County searching for additional tax revenue | CraigDailyPress.com

County searching for additional tax revenue

Tax formula for Craig Station owner may be changed

Tyler Baskfield

The Moffat County Board of Commissioners is trying to figure out a way to get more tax money from one of the owners of the Craig Station.

The Platte River Power Authority is one of five partners who own the Craig Station, an electric power plant south of Craig. The authority pays $36,000 each year in tax as a tax exempt organization. The $36,000 is derived from a formula designed to measure what kind of burden the authority employees place on Moffat County, such as utilities. Since the Platte River Power Authority is an 18 percent partner, the formula is based on 18 percent of the employees. The formula was agreed upon five years ago and shows each employee places a $1,200 burden annually on the county.

“The original approach was to evaluate the Platte River portion of the Craig Station as if those employees didn’t exist or as if they were moving into Moffat County,” said Dennis Stranger, consultant for Moffat County. “Based on a worse case, what would it cost to provide services to them?”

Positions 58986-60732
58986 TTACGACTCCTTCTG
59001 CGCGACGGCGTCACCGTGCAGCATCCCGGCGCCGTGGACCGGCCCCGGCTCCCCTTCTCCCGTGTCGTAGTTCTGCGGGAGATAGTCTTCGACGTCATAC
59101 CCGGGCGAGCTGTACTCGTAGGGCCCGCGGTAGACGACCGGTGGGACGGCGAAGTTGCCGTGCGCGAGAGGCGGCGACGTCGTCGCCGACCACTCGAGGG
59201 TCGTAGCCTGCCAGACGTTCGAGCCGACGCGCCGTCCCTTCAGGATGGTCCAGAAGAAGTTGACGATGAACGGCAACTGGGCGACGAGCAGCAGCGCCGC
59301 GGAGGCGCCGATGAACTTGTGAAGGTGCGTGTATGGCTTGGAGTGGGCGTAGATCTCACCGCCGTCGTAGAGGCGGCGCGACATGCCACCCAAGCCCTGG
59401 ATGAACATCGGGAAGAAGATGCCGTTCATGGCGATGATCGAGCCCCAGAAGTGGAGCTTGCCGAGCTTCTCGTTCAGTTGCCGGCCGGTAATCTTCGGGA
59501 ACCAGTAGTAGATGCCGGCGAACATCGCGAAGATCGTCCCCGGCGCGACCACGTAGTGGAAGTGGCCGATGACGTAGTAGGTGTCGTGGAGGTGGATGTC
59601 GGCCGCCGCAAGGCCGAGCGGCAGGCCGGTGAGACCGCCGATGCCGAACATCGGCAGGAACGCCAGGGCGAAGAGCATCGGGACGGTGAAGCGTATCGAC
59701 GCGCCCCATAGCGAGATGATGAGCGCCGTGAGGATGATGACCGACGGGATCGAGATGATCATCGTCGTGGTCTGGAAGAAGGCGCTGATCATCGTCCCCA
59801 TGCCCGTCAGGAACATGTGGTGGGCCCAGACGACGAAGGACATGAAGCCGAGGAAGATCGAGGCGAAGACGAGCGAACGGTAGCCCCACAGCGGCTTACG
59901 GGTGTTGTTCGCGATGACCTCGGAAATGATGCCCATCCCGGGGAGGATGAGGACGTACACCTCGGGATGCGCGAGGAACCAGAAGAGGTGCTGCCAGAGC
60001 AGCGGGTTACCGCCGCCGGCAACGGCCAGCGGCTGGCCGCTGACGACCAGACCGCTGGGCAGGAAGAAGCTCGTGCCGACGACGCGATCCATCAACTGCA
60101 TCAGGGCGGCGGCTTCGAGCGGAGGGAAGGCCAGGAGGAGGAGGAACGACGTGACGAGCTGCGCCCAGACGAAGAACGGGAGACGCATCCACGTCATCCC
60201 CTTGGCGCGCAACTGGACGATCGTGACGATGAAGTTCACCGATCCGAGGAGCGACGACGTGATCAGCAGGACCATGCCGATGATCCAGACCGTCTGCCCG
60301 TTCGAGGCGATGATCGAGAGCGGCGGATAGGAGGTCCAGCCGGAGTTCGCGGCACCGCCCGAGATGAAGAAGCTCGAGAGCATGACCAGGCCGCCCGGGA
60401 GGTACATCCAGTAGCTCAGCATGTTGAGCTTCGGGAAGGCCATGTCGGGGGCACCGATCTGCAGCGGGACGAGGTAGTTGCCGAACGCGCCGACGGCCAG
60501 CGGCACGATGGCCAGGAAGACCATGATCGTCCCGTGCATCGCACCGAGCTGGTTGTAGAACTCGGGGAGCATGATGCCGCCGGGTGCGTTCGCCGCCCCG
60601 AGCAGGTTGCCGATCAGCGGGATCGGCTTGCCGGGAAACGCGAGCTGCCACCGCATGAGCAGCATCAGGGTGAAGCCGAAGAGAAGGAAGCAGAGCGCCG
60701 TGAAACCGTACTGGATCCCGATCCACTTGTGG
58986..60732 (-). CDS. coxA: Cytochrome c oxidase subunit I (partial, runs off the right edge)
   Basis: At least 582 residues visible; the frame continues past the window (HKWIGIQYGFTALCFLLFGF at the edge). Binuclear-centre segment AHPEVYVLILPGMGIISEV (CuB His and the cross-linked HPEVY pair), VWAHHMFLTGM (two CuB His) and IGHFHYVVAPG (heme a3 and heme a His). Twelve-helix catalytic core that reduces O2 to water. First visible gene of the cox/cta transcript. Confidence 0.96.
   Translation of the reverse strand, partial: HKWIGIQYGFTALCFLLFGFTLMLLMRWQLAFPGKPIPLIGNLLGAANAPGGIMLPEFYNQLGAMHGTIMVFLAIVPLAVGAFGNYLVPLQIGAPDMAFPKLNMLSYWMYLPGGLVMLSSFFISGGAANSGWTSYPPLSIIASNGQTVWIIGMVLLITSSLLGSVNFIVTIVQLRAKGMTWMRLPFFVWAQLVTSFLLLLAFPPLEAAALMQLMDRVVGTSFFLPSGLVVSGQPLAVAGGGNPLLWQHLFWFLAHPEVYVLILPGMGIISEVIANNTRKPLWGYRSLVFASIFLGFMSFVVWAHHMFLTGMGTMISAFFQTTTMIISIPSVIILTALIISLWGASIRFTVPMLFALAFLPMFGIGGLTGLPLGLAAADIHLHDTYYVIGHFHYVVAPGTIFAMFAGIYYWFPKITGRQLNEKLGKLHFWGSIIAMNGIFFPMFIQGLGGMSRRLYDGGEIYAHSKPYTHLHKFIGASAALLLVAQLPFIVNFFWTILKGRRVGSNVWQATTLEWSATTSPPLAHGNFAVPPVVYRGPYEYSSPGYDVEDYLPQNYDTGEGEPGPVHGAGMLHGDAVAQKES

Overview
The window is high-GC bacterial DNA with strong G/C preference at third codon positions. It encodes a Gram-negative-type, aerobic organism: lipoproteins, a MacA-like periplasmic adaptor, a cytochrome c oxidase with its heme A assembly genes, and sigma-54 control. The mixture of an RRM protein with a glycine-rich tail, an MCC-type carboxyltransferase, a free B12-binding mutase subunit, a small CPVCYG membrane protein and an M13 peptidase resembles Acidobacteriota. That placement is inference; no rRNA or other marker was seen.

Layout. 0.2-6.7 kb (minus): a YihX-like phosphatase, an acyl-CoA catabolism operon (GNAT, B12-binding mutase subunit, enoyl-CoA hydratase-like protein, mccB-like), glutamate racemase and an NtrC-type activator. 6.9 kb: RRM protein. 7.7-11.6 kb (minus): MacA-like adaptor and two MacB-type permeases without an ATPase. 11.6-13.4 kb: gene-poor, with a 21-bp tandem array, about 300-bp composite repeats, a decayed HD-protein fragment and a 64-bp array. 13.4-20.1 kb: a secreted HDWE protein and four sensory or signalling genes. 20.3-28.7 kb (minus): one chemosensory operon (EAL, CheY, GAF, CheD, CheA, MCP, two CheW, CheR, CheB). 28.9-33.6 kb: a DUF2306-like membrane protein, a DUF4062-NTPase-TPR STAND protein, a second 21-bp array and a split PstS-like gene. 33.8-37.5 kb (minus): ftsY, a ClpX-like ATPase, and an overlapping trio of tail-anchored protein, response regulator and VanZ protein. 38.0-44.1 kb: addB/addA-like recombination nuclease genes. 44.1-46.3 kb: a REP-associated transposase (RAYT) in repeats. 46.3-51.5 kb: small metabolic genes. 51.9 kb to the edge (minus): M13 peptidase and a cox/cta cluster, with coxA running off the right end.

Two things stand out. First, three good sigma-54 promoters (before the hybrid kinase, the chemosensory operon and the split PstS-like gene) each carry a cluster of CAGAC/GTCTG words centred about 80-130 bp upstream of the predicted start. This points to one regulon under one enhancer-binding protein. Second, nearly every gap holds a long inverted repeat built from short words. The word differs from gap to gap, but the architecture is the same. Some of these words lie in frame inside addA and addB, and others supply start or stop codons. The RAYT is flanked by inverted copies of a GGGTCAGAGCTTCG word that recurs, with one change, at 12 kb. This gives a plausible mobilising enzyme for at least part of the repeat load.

The formula hasn’t been renegotiated for five years and commissioners believe the Platte River Power Authority is getting the better end of the deal.

“They’re getting a heck of a deal,” said Commissioner Joe Janosec. “Things have changed in the last five years and they are still paying a minimal amount.”

Commissioners hired Dennis Stranger as a consultant to review the formula and determine if there has been enough change in Moffat County services to call for a renegotiation. While the commissioners see validity behind restructuring the formula, Stranger isn’t quite as confident.

Stranger plans to review the contract between the county and Platte River Power Authority after some encouragement from the commissioners.

Stranger sees two possible ways of pursuing the renegotiation. One is with the help of Club 20, a lobbying group that champions the interests of the Western Slope. Club 20 could help lobby the Colorado Legislature to readjust the tax exempt status of the Platte River Power Authority.

The second option is to just approach the Platte River Power Authority with a list of readjustments that support restructuring of the current formula. Commissioners have instructed Stranger to build a list of changes in the economy and the services the county provides that have made the old formula obsolete. Once the list is complete, commissioners will decide what action to take.